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Recognition of foreign proceedings
Under what circumstances will the courts in your jurisdiction recognise the validity of foreign insolvency proceedings?
Foreign insolvency proceedings will in principle be recognised in Luxembourg, provided that the criteria pertaining to the centre of main interests (COMI) (as defined in the EU Insolvency Regulation (1346/2000) were taken into account upon the opening of the proceedings. According to Luxembourg case law, foreign proceedings against a Luxembourg debtor shall be recognised provided that the debtor's centre of main interests is within the jurisdiction of the foreign court. The foreign judgment must comply with the requirements of due process and must not violate Luxembourg public policy.
The regulation provides for automatic recognition in Luxembourg of any judgment opening insolvency proceedings handed down by a court of an EU member state (with the exception of Denmark) which has jurisdiction pursuant to Article 3 of the regulation (ie, the centre of the debtor’s main interests is located in the foreign court’s jurisdiction).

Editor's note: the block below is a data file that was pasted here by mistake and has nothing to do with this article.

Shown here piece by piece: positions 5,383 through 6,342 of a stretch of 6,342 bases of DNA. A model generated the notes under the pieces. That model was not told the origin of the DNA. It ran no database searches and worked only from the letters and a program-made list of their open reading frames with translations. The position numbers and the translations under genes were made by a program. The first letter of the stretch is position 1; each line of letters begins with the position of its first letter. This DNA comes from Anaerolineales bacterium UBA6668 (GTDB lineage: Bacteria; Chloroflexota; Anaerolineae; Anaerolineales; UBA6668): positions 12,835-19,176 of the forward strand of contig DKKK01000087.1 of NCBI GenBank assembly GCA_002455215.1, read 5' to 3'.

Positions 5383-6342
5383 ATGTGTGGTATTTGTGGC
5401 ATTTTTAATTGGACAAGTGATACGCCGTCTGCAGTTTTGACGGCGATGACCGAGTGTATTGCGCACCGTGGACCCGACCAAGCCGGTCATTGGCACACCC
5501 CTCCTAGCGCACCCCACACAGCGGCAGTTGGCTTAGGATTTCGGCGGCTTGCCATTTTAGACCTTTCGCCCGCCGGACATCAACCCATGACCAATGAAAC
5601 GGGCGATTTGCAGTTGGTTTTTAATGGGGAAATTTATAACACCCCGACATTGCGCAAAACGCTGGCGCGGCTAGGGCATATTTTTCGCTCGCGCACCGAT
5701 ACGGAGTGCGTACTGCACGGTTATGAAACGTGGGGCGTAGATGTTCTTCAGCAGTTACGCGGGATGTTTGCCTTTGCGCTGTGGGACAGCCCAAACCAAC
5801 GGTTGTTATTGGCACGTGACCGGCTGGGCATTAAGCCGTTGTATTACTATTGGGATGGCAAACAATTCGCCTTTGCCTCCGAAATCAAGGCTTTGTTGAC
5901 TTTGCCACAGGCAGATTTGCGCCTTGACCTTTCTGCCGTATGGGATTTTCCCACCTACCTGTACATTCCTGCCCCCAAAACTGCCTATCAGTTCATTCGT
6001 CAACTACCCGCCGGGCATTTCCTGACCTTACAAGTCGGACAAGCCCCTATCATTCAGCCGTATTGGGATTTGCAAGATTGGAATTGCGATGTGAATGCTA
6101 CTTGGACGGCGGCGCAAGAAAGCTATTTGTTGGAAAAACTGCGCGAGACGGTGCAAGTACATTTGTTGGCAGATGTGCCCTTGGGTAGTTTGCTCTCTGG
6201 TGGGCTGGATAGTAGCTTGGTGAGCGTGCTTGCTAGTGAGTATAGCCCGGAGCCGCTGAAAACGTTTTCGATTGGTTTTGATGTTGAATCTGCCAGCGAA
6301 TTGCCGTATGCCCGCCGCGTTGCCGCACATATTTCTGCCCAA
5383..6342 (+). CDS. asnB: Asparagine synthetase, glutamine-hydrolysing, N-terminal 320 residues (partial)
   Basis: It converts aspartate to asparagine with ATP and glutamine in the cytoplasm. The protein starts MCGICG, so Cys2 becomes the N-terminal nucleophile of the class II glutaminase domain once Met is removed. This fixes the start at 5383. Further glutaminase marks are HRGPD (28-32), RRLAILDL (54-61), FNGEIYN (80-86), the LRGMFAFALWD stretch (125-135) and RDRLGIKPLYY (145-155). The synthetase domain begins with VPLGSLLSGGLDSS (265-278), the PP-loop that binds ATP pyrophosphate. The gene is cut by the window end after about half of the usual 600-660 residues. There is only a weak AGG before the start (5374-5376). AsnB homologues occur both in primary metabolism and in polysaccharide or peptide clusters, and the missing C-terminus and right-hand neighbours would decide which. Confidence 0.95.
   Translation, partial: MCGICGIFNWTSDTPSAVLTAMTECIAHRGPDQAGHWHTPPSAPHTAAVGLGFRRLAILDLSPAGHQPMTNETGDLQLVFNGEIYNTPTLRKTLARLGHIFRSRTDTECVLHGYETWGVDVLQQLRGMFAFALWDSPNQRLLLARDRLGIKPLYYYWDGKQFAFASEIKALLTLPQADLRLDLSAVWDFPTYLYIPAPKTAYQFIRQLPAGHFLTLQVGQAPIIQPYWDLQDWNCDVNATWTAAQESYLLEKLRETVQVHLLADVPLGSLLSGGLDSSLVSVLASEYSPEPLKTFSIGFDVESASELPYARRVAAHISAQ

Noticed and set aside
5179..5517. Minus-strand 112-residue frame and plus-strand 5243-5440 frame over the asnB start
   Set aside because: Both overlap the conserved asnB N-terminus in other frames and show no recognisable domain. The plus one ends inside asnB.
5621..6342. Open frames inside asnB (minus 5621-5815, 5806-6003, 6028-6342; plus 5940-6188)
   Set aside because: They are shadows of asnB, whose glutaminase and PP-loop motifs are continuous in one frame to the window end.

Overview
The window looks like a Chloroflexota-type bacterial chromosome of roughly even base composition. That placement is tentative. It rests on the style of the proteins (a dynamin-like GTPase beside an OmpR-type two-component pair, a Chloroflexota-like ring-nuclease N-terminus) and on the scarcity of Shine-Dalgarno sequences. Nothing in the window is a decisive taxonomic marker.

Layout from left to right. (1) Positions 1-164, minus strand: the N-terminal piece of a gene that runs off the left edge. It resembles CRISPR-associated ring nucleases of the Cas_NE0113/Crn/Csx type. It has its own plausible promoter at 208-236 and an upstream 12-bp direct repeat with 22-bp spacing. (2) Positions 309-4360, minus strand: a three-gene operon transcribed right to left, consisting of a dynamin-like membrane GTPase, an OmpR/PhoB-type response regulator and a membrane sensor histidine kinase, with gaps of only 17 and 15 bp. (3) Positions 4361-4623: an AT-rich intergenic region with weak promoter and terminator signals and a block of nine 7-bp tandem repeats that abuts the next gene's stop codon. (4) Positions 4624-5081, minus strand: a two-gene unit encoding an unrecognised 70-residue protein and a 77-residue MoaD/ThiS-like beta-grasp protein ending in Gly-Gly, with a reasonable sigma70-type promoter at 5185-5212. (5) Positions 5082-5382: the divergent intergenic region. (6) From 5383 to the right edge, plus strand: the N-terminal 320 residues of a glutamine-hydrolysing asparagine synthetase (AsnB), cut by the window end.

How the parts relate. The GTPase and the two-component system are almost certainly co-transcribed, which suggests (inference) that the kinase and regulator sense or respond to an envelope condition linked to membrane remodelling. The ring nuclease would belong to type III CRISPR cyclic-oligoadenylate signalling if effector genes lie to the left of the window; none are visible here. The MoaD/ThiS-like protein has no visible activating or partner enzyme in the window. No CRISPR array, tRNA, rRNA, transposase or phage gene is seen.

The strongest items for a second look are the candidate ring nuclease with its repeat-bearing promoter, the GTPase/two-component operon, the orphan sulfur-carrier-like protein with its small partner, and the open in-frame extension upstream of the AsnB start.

Winding up foreign companies
What is the extent of the courts’ powers to order the winding up of foreign companies doing business in your jurisdiction?
Foreign companies whose place of central administration, place of effective management and COMI is considered to be in Luxembourg may be subject to Luxembourg bankruptcy proceedings.
Centre of main interests
How is the centre of main interests determined in your jurisdiction?
The Luxembourg case law in this area is based on the case law of the European Court of Justice. Pursuant to the EU Insolvency Regulation, there is a rebuttable presumption that the debtor’s COMI is situated where its registered office is located.
In a 2008 judgment, the Luxembourg Court of Appeal found that the COMI of a company governed by Luxembourg law was located in France, focusing primarily on the place where the company exercised its business and managed its client relationships, rather than the place where it conducted administrative activities, such as the place where board meetings were held.
What is the general approach of the courts in your jurisdiction to cooperating with foreign courts in managing cross-border insolvencies?
With the exception of the duty to cooperate in the context of European insolvency proceedings, there is no specific duty to cooperate with foreign courts. The Luxembourg courts are traditionally favourable to cooperation in cross-border insolvency matters, as confirmed by the high-profile cross-border insolvencies which took place during and after the last financial crisis involving Luxembourg members of international financial groups (ie, those involving Lehman Brothers, Bernie Madoff, Kaupthing Bank, Landsbanki and Espirito Santo).
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